Every January, the world comes together to commemorate the life and legacy of Dr. Martin Luther King, Jr. But for a man who ultimately lost his life fighting for justice, peace and equality, one day simply isn’t enough. His sermons, speeches, books, and letters hold the answer to a fundamental problem we continue to confront today: Replace inaction with action, injustice with justice, and hatred with love.
Civil rights leader Martin Luther King, Jr. was inspired by other activists who wrote about and practiced nonviolent resistance. By responding to violent suppression with civil disobedience, his message was able to carry much farther than the streets he walked.
“It is no longer the choice between violence and nonviolence; it is now either nonviolence or nonexistence” - “The American Dream” speech at Lincoln University, 1961
“Nonviolence is a powerful and just weapon. Indeed, it is a weapon which cuts without wounding and ennobles the man who wields it. It is a sword that heals.” - Nobel Lecture, 1964
“Injustice anywhere is a threat to justice everywhere. We are caught in an inescapable network of mutuality, tied in a single garment of destiny. Whatever affects one directly, affects all indirectly.” - Letter from Birmingham Jail, 1963
“He who accepts evil without protesting against it is really cooperating with it.” - Stride Toward Freedom
“When you are right you cannot be too radical; when you are wrong, you cannot be too conservative.” - Why We Can’t Wait, 1964
The mid-twentieth century was an important precipice in American history regarding civil rights. Martin Luther King, Jr. made it his life’s calling to lead the Black community out of the adversity they had endured and into a future of true freedom.
“I have a dream that my four little children will one day live in a nation where they will not be judged by the color of their skin but by the content of their character.” - “I Have a Dream” speech, 1963
“We shall overcome because the arc of the moral universe is long, but it bends toward justice." - “Remaining Awake Through a Great Revolution” sermon, 1968
“Only when it is dark enough can you see the stars.” - “I’ve Been to the Mountaintop” speech, 1968
“The ultimate measure of a man is not where he stands in moments of comfort and convenience, but where he stands at times of challenge and controversy.” - Strength to Love
“We must accept finite disappointment, but never lose infinite hope.” - “A Proper Sense of Priorities” speech, 1968
King often spoke on the issue of character in America. Specifically, he believed that one must live their life with a moral standing and a foundation of spirituality.
“The means by which we live have outdistanced the ends for which we live. Our scientific power has outrun our spiritual power. We have guided missiles and misguided man.” - Strength to Love
“The time is always right to do what’s right.” - Oberlin College speech, 1964
“I feel that segregation is totally unchristian, and that it is against everything the Christian religion stands for.” - The Papers of Martin Luther King, Jr.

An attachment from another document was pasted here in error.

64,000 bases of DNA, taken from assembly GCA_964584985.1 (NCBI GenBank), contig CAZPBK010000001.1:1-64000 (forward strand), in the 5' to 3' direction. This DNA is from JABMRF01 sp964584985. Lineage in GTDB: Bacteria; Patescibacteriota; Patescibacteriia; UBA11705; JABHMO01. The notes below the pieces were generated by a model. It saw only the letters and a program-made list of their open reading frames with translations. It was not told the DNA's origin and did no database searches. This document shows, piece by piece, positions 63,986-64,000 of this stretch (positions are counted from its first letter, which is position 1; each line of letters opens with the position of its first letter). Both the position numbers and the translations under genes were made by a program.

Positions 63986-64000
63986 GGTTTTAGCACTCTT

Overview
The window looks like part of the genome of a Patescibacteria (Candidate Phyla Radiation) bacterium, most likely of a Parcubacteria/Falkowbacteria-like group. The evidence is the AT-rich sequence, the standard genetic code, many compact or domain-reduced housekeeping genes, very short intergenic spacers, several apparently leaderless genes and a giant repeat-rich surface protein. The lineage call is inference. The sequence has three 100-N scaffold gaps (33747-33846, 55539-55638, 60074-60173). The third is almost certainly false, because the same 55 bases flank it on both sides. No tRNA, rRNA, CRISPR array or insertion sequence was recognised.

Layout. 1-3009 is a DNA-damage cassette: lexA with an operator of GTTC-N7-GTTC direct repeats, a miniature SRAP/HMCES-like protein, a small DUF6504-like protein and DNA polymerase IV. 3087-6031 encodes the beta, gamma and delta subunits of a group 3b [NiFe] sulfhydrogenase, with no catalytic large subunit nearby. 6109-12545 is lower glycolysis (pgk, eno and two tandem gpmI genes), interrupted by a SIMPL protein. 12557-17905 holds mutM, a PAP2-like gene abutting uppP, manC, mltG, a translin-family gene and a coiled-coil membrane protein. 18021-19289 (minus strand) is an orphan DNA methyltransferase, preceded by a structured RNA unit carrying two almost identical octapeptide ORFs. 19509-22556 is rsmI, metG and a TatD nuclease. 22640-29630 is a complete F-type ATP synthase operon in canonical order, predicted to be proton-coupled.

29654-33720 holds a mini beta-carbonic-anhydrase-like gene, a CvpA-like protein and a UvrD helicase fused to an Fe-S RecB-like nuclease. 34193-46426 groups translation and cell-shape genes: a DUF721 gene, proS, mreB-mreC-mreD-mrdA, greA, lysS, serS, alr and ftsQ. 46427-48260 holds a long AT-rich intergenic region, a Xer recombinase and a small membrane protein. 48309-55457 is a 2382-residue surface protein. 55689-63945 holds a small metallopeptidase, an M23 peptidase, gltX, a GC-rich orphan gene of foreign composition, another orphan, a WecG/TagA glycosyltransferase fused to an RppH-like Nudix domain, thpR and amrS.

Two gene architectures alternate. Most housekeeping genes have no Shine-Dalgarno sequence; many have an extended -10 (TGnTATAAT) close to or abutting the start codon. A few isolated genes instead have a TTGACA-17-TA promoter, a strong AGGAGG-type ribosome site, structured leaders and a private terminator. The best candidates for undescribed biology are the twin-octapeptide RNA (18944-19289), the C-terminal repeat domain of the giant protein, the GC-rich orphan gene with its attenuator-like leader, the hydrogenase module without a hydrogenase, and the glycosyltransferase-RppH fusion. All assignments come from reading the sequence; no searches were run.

“If a man hasn’t discovered something he will die for, he isn’t fit to live.” - “Speech at the Great March on Detroit,” 1963
“Make a career of humanity. Commit yourself to the noble struggle for equal rights. You will make a better person of yourself, a greater nation of your country, and a finer world to live in." - Youth March for Integrated Schools, 1959
The issues surrounding civil rights sound more complicated than they really are. To King, it all began and ended with love and hate.
"Let no man pull you so low as to hate him." - “The Most Durable Power” speech, 1956
“Darkness cannot drive out darkness; only light can do that. Hate cannot drive out hate; only love can do that.” - Strength to Love
“Hatred paralyzes life; love releases it. Hatred confuses life; love harmonizes it. Hatred darkens life; love illuminates it.” - Strength to Love
“Let us not seek to satisfy our thirst for freedom by drinking from the cup of bitterness and hatred [nor] allow our creative protests to degenerate into physical violence.” - “I Have a Dream” speech, 1963
“Nonviolence means avoiding not only external physical violence but also internal violence of spirit. You not only refuse to shoot a man, but you refuse to hate him.” - Stride Toward Freedom
King strongly believed that where one’s heart went, their actions should follow. Whether that progress was small at first didn’t matter; any action was better than inaction.
“If you can’t fly, run; if you can’t run, walk; if you can’t walk, crawl; but by all means keep moving.” - “Keep Moving from this Mountain” speech, 1960
“Change does not roll in on the wheels of inevitability, but comes through continuous struggle. And so we must straighten our backs and work for our freedom. A man can't ride you unless your back is bent.” - “I See the Promised Land” speech, 1968
“I have the audacity to believe that peoples everywhere can have three meals a day for their bodies, education and culture for their minds, and dignity, equality, and freedom for their spirits.” - Nobel Peace Prize acceptance speech, 1964
“True peace is not merely the absence of tension: it is the presence of justice.” - Stride Toward Freedom
“We must learn to live together as brothers or perish together as fools.” - Speech at St. Louis, 1964
Celebrate the transformative life of Martin Luther King, Jr. with additional resources: